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Dysfunctional Turnover: What it is, and How to Avoid it

March 2, 2022

upset team members at work

Keeping your business directed toward a successful trajectory requires consistency in certain areas. One of the most important is maintaining a talented and committed workforce. Without some element of stability in your employee base, this is likely to quickly translate to the instability of your business. As such, turnover is one of the key concerns for business owners.  

There’s certainly no escaping turnover to some extent. This is part of the natural ebb and flow of any business. But you need to make sure it represents a healthy balance. Enough turnover to ensure you gain fresh new talent, but enough retention to provide your company with stability. It is when the balance tips too heavily toward worker exodus that problems arise. Indeed, dysfunctional turnover often proves to be not just disruptive but destructive.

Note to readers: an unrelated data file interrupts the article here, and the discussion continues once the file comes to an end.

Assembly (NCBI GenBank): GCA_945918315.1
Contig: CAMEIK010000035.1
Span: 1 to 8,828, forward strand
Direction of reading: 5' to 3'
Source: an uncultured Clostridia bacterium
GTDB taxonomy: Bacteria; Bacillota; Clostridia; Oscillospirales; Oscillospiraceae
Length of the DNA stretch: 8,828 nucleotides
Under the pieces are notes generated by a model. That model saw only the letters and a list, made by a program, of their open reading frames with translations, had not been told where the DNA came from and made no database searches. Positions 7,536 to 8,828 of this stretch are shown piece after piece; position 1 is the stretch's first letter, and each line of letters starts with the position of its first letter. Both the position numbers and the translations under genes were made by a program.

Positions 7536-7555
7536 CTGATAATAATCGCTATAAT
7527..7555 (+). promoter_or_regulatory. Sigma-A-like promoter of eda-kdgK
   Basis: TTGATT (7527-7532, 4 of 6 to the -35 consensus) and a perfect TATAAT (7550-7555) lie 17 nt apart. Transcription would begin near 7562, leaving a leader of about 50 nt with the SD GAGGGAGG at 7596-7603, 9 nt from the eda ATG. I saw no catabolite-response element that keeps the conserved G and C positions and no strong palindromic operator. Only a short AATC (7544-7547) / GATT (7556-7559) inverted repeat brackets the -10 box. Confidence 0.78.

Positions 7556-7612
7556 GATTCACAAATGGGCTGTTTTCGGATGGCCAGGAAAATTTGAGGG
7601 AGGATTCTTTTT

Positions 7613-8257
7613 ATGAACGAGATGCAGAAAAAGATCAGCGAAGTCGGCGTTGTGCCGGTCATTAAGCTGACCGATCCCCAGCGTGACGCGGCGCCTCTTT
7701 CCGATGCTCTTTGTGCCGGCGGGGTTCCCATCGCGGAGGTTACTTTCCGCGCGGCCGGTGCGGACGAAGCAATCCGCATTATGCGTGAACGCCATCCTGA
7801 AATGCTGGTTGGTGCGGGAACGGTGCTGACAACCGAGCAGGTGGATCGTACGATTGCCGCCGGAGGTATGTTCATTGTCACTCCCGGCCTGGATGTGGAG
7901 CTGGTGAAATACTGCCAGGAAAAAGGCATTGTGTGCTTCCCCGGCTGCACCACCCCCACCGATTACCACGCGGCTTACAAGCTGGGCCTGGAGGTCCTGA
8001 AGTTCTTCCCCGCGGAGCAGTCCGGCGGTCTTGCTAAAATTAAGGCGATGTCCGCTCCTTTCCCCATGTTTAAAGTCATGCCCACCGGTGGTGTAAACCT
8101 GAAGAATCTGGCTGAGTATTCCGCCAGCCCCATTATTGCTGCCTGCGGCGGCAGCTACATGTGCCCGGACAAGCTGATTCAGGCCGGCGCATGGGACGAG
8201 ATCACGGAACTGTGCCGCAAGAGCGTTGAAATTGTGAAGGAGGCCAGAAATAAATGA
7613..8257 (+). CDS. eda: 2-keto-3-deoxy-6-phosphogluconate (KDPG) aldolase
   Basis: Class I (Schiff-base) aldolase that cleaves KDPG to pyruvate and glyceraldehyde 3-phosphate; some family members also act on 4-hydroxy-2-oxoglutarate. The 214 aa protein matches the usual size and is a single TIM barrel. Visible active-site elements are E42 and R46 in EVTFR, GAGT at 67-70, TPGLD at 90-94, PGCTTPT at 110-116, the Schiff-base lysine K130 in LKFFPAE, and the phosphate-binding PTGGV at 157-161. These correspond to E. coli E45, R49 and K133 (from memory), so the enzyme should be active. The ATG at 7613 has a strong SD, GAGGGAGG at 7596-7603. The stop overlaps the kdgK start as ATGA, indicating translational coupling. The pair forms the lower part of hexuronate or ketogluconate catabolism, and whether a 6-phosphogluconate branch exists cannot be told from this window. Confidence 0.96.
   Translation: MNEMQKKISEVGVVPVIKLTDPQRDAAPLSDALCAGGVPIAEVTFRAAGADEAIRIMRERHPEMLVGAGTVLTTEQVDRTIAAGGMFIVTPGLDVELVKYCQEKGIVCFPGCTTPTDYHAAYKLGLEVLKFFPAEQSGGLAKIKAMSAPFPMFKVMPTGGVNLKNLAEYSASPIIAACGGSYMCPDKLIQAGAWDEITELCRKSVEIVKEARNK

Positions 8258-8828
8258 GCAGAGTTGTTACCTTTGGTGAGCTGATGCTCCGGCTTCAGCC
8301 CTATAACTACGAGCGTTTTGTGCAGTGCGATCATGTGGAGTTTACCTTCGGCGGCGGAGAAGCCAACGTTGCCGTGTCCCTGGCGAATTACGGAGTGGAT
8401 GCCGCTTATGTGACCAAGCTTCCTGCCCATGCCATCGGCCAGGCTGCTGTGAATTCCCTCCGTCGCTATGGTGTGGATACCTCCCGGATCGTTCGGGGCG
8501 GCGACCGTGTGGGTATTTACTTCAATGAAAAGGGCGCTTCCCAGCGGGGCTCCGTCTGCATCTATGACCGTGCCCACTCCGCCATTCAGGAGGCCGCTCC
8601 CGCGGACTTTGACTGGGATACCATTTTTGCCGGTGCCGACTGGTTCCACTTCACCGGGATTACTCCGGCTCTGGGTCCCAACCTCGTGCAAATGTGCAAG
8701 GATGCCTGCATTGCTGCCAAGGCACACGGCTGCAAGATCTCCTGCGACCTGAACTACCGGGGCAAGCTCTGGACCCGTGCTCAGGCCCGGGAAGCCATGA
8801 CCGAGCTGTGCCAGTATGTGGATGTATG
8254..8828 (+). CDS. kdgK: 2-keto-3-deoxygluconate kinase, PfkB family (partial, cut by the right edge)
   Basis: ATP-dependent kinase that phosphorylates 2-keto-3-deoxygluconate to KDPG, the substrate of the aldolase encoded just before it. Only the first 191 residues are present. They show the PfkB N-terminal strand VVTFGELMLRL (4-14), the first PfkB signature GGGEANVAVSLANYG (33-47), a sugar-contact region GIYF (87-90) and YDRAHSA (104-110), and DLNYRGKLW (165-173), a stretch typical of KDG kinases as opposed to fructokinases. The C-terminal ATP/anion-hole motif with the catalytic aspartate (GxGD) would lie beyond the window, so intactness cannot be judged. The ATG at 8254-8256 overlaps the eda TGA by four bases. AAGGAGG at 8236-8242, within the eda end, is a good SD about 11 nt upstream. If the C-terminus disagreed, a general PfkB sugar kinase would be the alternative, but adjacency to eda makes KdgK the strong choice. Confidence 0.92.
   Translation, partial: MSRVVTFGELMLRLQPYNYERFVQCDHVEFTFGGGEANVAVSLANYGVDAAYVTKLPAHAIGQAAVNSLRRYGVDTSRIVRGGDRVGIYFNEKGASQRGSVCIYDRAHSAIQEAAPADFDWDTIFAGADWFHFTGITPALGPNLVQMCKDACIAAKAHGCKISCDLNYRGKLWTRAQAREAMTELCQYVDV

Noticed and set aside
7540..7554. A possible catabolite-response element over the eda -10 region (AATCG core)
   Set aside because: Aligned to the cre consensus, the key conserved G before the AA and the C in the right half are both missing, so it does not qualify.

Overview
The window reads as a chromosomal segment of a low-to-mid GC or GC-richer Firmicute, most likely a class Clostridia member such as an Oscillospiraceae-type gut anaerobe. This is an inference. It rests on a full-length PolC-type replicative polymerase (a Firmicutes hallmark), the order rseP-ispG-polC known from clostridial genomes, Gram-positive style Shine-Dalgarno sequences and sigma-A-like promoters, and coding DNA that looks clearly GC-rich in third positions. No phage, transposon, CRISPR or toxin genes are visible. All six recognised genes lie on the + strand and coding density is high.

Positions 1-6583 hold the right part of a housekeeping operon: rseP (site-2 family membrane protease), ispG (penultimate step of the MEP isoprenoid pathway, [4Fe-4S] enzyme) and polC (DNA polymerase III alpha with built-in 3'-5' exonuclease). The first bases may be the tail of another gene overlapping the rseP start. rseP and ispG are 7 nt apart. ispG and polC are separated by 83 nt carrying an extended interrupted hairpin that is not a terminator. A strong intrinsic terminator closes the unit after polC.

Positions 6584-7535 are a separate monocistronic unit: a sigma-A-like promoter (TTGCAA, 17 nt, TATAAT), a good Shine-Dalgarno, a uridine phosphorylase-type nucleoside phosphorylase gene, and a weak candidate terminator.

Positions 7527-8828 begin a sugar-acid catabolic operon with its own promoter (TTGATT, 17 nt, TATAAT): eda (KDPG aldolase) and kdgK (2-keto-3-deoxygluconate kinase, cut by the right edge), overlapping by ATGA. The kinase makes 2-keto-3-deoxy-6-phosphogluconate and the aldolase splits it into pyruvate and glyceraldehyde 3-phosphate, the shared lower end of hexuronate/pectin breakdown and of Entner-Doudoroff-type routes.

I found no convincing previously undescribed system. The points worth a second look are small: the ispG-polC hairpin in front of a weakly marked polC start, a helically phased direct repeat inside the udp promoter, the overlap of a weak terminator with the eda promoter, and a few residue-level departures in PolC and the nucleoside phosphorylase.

The good news is, you’re not entirely powerless in the face of dysfunctional turnover. We’re going to take a closer look at the issue. What is dysfunctional turnover and what can you do to prevent or mitigate its influence?

What Is Dysfunctional Turnover?

By definition, dysfunctional turnover occurs when the positive employees in your company are voluntarily leaving at higher rates than the weaker workers. Often, this is considered dysfunctional from the basis of the effect it has on your capital. In short, this means it costs more to keep recruiting and training new employees than it does to retain the most valuable performers.

While the key metrics here are the financial aspects, it’s important to recognize that these costs don’t represent the only concern. Dysfunctional turnover isn’t a problem purely because it eats into your capital. It has consequences beyond this.

These include:

  • Drop in Innovation

High performers in your organization aren’t just those who are most productive. These talented and productive employees also have the potential to innovate on behalf of your business. This is often best achieved when you have conditions in which high performers feel supported, stable, and valued in their positions. They not only have the space to offer new ideas, they actively want to do so as part of a dynamic company.